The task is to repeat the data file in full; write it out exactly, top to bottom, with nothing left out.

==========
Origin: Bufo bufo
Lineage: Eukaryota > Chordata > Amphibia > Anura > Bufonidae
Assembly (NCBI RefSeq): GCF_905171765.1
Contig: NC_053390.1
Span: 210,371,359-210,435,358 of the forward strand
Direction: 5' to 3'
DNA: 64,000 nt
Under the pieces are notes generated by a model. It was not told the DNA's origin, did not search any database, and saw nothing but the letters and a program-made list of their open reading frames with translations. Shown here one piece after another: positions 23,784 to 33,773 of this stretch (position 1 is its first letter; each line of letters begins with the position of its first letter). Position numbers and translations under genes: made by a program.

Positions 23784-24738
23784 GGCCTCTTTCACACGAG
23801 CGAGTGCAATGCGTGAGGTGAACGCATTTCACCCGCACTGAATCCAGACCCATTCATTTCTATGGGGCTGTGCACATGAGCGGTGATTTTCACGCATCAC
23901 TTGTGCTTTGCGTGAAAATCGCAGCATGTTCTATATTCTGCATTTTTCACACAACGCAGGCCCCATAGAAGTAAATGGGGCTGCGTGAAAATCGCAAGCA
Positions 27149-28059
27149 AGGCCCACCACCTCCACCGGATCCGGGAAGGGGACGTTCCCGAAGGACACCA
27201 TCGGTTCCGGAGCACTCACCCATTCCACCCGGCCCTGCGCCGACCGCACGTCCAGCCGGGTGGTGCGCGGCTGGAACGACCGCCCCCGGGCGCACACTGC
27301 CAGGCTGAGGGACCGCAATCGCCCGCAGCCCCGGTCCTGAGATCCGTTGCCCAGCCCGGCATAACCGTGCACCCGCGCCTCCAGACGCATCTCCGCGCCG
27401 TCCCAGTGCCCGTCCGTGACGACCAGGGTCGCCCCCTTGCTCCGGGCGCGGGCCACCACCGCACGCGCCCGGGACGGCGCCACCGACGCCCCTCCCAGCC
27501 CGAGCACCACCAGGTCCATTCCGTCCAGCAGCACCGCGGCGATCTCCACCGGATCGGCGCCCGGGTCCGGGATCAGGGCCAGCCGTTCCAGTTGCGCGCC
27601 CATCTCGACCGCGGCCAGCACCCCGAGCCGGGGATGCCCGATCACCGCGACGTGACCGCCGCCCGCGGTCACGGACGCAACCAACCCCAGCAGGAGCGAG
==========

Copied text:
Origin: Bufo bufo
Lineage: Eukaryota > Chordata > Amphibia > Anura > Bufonidae
Assembly (NCBI RefSeq): GCF_905171765.1
Contig: NC_053390.1
Span: 210,371,359-210,435,358 of the forward strand
Direction: 5' to 3'
DNA: 64,000 nt
Under the pieces are notes generated by a model. It was not told the DNA's origin, did not search any database, and saw nothing but the letters and a program-made list of their open reading frames with translations. Shown here one piece after another: positions 23,784 to 33,773 of this stretch (position 1 is its first letter; each line of letters begins with the position of its first letter). Position numbers and translations under genes: made by a program.

Positions 23784-24738
23784 GGCCTCTTTCACACGAG
23801 CGAGTGCAATGCGTGAGGTGAACGCATTTCACCCGCACTGAATCCAGACCCATTCATTTCTATGGGGCTGTGCACATGAGCGGTGATTTTCACGCATCAC
23901 TTGTGCTTTGCGTGAAAATCGCAGCATGTTCTATATTCTGCATTTTTCACACAACGCAGGCCCCATAGAAGTAAATGGGGCTGCGTGAAAATCGCAAGCA
Positions 27149-28059
27149 AGGCCCACCACCTCCACCGGATCCGGGAAGGGGACGTTCCCGAAGGACACCA
27201 TCGGTTCCGGAGCACTCACCCATTCCACCCGGCCCTGCGCCGACCGCACGTCCAGCCGGGTGGTGCGCGGCTGGAACGACCGCCCCCGGGCGCACACTGC
27301 CAGGCTGAGGGACCGCAATCGCCCGCAGCCCCGGTCCTGAGATCCGTTGCCCAGCCCGGCATAACCGTGCACCCGCGCCTCCAGACGCATCTCCGCGCCG
27401 TCCCAGTGCCCGTCCGTGACGACCAGGGTCGCCCCCTTGCTCCGGGCGCGGGCCACCACCGCACGCGCCCGGGACGGCGCCACCGACGCCCCTCCCAGCC
27501 CGAGCACCACCAGGTCCATTCCGTCCAGCAGCACCGCGGCGATCTCCACCGGATCGGCGCCCGGGTCCGGGATCAGGGCCAGCCGTTCCAGTTGCGCGCC
27601 CATCTCGACCGCGGCCAGCACCCCGAGCCGGGGATGCCCGATCACCGCGACGTGACCGCCGCCCGCGGTCACGGACGCAACCAACCCCAGCAGGAGCGAG